Unfortunately, that is all too true. Working with other game developers
can be and is problematic for a lot of reasons.
For example, a couple of years back a lot of people were disappointed
when Justin announced he was not going to release Castle Quest. There
was a problem with the leade developer, and so on. I e-mailed him asking
if I could help in any way. As it turned out we could not join up to
work on the project for a variety of reasons.
One, there was the issue of time. Justin was putting in several hours at
work so didn't have much time personally to commit to the project. I had
just more or less taken over Alchemy Game Studeo's projects so had a
fairly full plate already. So it was clear from the outset both of us
didn't really have the time for it.
Second, neither of us had the original source code. Another developer
was creating the game for BSC, and when he quit he tchose to take the
source code with him. As a result we had nothing to start with. We
would have started from scratch which neither of us were inclined to do
with our personal work schedules.
Third, it was Justin's project so he would be the lead developer calling
the shots on the project. Personally I like being in charge of the
coding and admit I have a big ego when it comes to programming. I am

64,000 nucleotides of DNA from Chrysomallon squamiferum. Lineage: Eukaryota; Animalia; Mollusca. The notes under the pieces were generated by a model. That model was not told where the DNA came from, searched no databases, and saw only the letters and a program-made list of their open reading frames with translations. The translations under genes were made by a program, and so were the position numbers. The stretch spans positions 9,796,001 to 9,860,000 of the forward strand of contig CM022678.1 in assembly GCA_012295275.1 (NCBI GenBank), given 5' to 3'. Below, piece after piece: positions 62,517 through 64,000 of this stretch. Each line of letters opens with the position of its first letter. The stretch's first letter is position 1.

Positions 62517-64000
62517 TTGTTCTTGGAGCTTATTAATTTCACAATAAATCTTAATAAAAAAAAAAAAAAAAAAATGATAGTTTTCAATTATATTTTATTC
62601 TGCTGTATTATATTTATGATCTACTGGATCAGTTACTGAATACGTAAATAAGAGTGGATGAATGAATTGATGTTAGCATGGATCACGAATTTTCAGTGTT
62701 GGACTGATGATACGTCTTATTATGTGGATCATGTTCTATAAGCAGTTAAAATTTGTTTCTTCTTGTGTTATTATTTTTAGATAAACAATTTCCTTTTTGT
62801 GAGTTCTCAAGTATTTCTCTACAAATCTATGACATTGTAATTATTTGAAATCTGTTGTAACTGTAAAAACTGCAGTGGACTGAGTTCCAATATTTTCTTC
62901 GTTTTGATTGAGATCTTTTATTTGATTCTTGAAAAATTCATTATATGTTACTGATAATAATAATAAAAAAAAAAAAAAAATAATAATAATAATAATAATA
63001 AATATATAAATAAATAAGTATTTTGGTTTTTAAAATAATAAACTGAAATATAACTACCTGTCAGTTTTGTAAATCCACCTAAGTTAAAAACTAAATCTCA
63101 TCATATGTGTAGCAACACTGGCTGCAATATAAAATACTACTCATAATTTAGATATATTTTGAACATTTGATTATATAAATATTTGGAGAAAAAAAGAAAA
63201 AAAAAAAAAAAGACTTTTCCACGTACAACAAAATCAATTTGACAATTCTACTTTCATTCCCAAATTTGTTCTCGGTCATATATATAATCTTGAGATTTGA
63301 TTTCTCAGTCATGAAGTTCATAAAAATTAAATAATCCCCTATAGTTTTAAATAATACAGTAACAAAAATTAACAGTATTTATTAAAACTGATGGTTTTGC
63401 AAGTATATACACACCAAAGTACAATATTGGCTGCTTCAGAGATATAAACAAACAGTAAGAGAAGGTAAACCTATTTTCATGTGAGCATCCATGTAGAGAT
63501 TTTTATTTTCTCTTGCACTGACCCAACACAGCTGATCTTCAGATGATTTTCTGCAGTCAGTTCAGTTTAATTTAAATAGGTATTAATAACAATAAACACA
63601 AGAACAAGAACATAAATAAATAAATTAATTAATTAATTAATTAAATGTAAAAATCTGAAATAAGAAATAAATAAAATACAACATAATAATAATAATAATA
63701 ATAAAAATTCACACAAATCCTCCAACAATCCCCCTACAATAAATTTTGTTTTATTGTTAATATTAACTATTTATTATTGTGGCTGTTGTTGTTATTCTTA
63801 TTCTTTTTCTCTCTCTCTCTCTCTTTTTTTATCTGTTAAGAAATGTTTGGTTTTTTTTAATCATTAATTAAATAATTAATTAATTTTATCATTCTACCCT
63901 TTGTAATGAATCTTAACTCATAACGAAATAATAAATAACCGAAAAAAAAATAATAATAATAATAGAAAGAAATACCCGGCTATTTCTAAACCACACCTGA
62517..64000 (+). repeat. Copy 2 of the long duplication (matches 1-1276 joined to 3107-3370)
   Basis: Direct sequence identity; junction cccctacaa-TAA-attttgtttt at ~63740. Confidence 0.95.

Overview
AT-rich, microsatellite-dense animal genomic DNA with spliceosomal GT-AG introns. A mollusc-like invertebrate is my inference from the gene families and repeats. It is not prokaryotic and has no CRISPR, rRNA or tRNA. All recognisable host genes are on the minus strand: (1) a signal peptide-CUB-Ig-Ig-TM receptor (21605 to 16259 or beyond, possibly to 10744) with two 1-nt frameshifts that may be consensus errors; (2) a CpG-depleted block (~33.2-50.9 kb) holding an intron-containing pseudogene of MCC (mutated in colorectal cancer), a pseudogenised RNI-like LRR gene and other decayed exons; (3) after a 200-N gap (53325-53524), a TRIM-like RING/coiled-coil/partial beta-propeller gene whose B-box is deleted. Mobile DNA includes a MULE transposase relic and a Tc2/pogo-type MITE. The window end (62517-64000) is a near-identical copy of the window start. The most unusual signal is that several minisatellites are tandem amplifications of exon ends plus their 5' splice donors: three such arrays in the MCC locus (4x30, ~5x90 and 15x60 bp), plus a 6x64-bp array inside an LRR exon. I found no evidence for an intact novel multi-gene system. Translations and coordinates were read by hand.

proud of what I do, and freely admit it. However, I would have had to
take a back seat on this project, and given my ego i don't think I would
have been completely happy in the arrangement after all.
Finally, there was the issue that programming wise we were not
completely compatible. Justin's strengths lie in Visual Basic and Visual
Basic .NET where mine tend to be in languages like C++, C#, and Java.
I'm certain we could have worked this outsince I have some experience
programming in Visual Basic languages, but I don't use the language much
for my own projects. As a result if I would have had to work on the
project in Visual Basic .NET I could probably have done it, but it
wouldn't be my best programming wise. I'd likely have to look up this
or that in the MSDN library to remind myself of how to do this or that
Anyway, as it turned out we decided not to go there. Neither of us had
the time to work on the project, and we had our differences of opinion
on how to proceed with programming the game. It was a nice thought, but
wasn't practical for either of us.
regarding the idea of developers teaming up, it is a great idea in
theory, but a diffficult one to put into practice in reality.
every developer i have talked to without exception, myself included
have large egos and set ways of doing things, this would be a serious
problem i think.
secondly, deciding how to whack up the proceeds would be a huge issue.
lastly, all involved would have to agree on a language to use for
programming, which may or may not be a big problem depending on folks
anyhow, if some developers can get something done as a group, i'm all
for it. but i know as for myself, i work better alone, where the
vision is one, all problems as well as successes are also mine alone
to deal with, and if something is screwed up, i have nobody to blame
i think this could work out if everyone agreed on the outline of the
project, and designed things modularly so each programmer would have
their own little corner to work on, which could be intergrated into
the whole later on. once again, easier said than done.
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